Green cabbage, botanical name Brassica oleracea or B. oleracea var. capitata, is a hard-heading cabbage and one of three distinct cabbage types within the Brassica family. The word “cabbage” is an Anglicized form of the French caboche, meaning “head.”
The Celts of central and western Europe played a direct role in the distribution and popularization of cabbage as a food plant. Although the evidence points to the eastern Mediterranean and Asia Minor as the place of origin of the species, Celtic knowledge of it was so ancient as to have influenced the Latin name, Brassica (from the Celtic word bresic, meaning “cabbage”).
The hard-heading cabbages were developed in the cooler parts of Europe by peoples largely Celtic, Nordic, or of mixed blood and culture involving Celtic or Nordic peoples. The round-headed form is the oldest of the hard types of cabbage and is the only one described first during the 16th century, wild cabbage was brought to Europe around 600 B.C. by groups of Celtic wanderers.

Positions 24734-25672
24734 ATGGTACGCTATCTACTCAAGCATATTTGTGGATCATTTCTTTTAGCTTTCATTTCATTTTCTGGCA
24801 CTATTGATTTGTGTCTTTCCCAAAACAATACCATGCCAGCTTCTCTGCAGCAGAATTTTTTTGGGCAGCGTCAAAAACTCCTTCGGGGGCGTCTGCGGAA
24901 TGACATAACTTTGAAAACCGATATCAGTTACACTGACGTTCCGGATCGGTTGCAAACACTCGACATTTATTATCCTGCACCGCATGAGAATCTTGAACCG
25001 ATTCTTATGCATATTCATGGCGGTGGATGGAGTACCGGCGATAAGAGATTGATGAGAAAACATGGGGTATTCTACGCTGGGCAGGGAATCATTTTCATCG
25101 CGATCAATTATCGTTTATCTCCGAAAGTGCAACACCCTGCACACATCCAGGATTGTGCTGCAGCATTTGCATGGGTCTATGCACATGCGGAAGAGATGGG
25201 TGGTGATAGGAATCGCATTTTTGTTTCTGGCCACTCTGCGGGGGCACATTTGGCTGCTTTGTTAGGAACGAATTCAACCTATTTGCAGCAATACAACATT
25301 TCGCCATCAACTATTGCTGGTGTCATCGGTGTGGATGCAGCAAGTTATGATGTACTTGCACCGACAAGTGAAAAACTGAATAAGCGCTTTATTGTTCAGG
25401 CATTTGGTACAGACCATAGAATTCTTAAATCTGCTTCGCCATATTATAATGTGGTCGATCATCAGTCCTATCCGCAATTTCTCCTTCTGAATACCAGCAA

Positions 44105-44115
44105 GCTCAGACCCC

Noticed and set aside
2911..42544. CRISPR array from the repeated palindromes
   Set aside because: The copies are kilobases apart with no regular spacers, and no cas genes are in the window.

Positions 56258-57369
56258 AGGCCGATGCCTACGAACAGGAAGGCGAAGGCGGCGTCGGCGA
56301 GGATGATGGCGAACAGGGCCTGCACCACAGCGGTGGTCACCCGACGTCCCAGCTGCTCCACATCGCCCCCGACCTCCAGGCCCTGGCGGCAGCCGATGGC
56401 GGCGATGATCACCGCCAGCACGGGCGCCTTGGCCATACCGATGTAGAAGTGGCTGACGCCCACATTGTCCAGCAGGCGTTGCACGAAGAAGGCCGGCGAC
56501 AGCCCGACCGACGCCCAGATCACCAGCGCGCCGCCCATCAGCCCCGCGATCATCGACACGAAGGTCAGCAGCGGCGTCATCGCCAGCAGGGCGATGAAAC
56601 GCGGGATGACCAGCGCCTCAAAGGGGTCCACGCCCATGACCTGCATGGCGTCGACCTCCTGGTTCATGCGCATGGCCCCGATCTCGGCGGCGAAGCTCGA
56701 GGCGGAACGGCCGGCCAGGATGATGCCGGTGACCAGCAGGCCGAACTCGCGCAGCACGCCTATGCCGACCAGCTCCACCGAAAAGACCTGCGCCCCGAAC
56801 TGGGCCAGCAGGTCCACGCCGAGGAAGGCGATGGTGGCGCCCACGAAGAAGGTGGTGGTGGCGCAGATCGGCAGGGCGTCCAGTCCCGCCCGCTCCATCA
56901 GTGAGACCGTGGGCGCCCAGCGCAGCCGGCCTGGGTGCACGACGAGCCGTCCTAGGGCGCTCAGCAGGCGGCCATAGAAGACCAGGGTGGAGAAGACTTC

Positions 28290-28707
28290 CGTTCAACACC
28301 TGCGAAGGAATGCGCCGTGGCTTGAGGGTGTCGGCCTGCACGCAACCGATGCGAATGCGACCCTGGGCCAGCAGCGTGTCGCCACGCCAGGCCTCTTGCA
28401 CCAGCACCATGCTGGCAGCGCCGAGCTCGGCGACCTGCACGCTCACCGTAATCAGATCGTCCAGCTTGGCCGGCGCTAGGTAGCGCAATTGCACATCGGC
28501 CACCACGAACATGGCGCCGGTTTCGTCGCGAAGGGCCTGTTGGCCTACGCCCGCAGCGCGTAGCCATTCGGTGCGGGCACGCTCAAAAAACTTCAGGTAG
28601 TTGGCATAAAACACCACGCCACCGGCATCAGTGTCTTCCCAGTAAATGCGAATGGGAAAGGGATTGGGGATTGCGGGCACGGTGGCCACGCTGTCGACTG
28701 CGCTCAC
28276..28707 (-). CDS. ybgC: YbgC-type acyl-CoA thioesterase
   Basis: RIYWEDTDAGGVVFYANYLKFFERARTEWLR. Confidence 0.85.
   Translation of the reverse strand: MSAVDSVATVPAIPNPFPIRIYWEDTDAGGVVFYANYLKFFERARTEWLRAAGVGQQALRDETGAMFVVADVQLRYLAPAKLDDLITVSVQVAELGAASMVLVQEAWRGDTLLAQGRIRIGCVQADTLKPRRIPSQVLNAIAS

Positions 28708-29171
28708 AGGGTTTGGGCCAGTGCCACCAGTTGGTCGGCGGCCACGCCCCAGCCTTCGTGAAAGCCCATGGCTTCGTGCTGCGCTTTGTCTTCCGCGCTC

Cabbage is an excellent source of vitamin C, folate, manganese, vitamin K, and vitamin B6. It also contains some potassium, iron, and phosphorus.
Green cabbage has tightly enveloped superimposed pale green leaves, with variations of pea green colorings. Their thick, broad, deeply veined and waxy in their finish. The flavor of Green cabbage is grassy, sweet and cruciferous, a trademark characteristic of cabbage.
Green cabbage can be utilized both raw and cooked. It is often found in salad mixes and braising green mixes. Salad mixes are the perfect opportunity to showcase Green cabbage’s texture and flavor alongside other varying flavors and textures.
Green cabbage can be wilted, braised, roasted, fried, dehydrated, grilled and juiced.
It pairs well with rich ingredients such as pork, cream, melting, aged and blue cheeses, butter, eggs, olive oil avocados and nuts.
Other companion ingredients include citrus, mango, chiles, garlic, shelling beans, farro, sausages, mushrooms, ginger, fennel, shallots and light-bodied vinegars.